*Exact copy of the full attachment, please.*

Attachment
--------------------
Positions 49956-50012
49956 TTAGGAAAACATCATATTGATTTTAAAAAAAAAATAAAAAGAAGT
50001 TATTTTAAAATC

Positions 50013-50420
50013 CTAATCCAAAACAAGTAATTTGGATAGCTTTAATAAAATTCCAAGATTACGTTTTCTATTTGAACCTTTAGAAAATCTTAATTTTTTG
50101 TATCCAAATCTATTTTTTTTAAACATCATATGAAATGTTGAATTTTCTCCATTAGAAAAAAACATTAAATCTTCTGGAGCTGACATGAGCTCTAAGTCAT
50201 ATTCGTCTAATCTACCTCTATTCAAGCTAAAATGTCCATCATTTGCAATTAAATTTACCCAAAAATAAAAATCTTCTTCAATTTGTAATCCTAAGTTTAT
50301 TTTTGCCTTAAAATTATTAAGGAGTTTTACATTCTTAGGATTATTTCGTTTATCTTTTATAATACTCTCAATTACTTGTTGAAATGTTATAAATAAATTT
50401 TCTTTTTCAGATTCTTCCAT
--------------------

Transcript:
Positions 49956-50012
49956 TTAGGAAAACATCATATTGATTTTAAAAAAAAAATAAAAAGAAGT
50001 TATTTTAAAATC

Positions 50013-50420
50013 CTAATCCAAAACAAGTAATTTGGATAGCTTTAATAAAATTCCAAGATTACGTTTTCTATTTGAACCTTTAGAAAATCTTAATTTTTTG
50101 TATCCAAATCTATTTTTTTTAAACATCATATGAAATGTTGAATTTTCTCCATTAGAAAAAAACATTAAATCTTCTGGAGCTGACATGAGCTCTAAGTCAT
50201 ATTCGTCTAATCTACCTCTATTCAAGCTAAAATGTCCATCATTTGCAATTAAATTTACCCAAAAATAAAAATCTTCTTCAATTTGTAATCCTAAGTTTAT
50301 TTTTGCCTTAAAATTATTAAGGAGTTTTACATTCTTAGGATTATTTCGTTTATCTTTTATAATACTCTCAATTACTTGTTGAAATGTTATAAATAAATTT
50401 TCTTTTTCAGATTCTTCCAT